People living in low-income countries like India, Pakistan, Bangladesh and Zimbabwe have the lowest risk factors for cardiovascular diseases (CVD) compared with those living in high-income countries like Canada, Sweden and the United Arab Emirates. Yet, the rate of deaths from CVD is highest in the low-income countries, not in the high-income countries. The risk factors and the rate of deaths are intermediate in 10 middle-income countries.
However, the incidence of nonmajor cardiovascular events was highest in the high-income countries. The risk factors for cardiovascular problems include smoking, high cholesterol, high blood pressure, diabetes, obesity, stress, insufficient intake of vegetables and fruits and sedentary lifestyle.
Also, people living in rural areas in the low- and middle-income countries have lower risk factors for cardiovascular diseases but higher rate of CVD deaths than their counterparts living in the urban areas. The high-income countries show a completely opposite trend — people in rural areas have higher risk factors than those in the urban areas.
There are two main reasons why the high risk factors for CVD did nottranslate into higher death rates in high-income countries. First, there was better control of risk factors and “frequent use” of proven drugs to reduce the risk of deaths. Second, people living in the high-income countries had greater chances of undergoing interventions like bypass surgery/angioplasty to prevent death.
These were the main findings of the Prospective Urban Rural Epidemiologic (PURE) study involving over 156,000 adults in 17 high, middle, and low-income countries. The number of adults involved in the study in the high, middle, and low-income countries was over 16,000, 105,000 and 35,000 respectively. The results were published last week in The New England Journal of Medicine (NEJM).
Overall, there were 3,900 deaths among the 156,000 participants. After necessary adjustments in the risk score, the rate of deaths per 1,000 person-years of follow-up was lowest (2.19) in the high-income countries, intermediate (5.50) in the middle-income countries and highest (9.84) in the low-income countries. Major cardiovascular events other than deaths too followed the same pattern in the three categories.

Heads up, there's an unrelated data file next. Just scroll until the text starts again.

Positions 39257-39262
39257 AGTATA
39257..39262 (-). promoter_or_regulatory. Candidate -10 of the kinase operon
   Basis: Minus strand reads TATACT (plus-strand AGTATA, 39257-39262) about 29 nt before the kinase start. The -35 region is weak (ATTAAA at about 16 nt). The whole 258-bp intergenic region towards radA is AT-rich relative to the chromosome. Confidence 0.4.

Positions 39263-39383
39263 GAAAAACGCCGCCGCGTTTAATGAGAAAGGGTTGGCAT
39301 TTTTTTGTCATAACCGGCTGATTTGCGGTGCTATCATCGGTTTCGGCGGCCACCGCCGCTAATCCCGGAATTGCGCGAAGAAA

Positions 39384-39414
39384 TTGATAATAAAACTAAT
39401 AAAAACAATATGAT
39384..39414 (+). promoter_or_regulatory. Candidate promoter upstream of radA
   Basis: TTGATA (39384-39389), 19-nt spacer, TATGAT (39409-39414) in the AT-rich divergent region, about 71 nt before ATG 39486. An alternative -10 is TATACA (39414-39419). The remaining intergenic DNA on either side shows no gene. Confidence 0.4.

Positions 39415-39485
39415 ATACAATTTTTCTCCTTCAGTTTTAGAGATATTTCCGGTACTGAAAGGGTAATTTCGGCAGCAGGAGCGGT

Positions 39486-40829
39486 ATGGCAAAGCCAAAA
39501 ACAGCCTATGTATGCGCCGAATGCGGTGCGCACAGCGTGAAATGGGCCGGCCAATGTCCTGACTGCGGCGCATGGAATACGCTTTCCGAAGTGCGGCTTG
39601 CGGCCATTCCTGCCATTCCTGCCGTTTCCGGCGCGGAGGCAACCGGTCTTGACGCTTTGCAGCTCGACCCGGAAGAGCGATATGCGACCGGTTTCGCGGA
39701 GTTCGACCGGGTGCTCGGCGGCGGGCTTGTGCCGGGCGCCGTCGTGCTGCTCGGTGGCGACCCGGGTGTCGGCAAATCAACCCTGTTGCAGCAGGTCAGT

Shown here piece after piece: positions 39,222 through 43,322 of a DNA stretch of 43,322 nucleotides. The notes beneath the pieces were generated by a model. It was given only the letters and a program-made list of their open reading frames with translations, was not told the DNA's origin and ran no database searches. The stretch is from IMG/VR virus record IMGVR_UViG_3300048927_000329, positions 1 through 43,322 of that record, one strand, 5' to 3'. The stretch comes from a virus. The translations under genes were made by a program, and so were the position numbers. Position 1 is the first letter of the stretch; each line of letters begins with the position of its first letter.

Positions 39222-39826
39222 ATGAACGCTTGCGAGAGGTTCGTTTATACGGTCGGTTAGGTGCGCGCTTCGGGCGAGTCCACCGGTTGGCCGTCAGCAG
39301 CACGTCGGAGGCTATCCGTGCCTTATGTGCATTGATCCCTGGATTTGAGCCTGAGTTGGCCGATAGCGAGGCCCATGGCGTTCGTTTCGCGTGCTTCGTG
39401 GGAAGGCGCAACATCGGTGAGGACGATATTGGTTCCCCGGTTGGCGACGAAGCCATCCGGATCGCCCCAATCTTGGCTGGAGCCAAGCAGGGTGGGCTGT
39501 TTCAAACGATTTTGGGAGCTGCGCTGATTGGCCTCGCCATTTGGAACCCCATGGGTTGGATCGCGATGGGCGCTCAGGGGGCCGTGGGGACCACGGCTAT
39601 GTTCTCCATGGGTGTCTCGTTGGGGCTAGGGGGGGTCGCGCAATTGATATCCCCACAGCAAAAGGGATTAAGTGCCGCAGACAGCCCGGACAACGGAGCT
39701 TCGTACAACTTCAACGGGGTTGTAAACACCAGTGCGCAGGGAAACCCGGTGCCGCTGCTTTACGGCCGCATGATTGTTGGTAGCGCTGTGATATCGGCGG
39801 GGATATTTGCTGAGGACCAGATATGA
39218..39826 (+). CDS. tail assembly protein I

What is surprising is that while the mortality rate was nearly the same in rural and the urban areas in the high-income countries, the low-income countries too showed the same trend.
“So the urban areas in India are not doing any better than rural areas,” said Dr. V. Mohan, Director, Madras Diabetes Research Foundation, Chennai. He is one of the authors of the paper.
The conclusion one can draw from the PURE study is that risk factors alone do not determine mortality. Other determinants like easy and timely access to healthcare and medicines, diagnosis of risk factors and treatment/control, and greater awareness play an equally important role in preventing death.
“Everyone thought the prevalence of risk factors has come down in the high-income countries as there are fewer deaths. But this study shows the risk factors have not come down but are tackled better,” Dr. Mohan said. “There, people are quickly taken to hospitals if they have heart attacks.” He also cited the free access to medicines such as statins and aspirins to high risk individuals, smoking cessation programmes, higher intake of fruits and vegetables and exercise as other factors contributing to lower deaths.
“As the risk factors increase in India, the mortality goesup. So the cardiovascular crisis is waiting to worsen unless we improve the healthcare system,” he said. “We must make essential healthcare facilities — diagnosis and essential drugs — available even in PHCs. The secondary level can take care of basic emergency treatment and tertiary level for conducting operations and angioplasty.”
According to Prof. K. Srinath Reddy, President of the Delhi-based Public Health Foundation of India, there are two components — health promotion and healthcare — to reduce risk factors and mortality.
“The health promotion component is to raise awareness and risk reduction and the healthcare component is to provide early detection and effective treatment,” Dr. Reddy said. “In India, both are inefficient.” Prof. Reddy was not involved in the PURE study.
“A large number of people are not even aware of their risk factors, and even if detected, the risk factors are not controlled,” Prof. Reddy said. “It’s a failure of the primary healthcare in India.”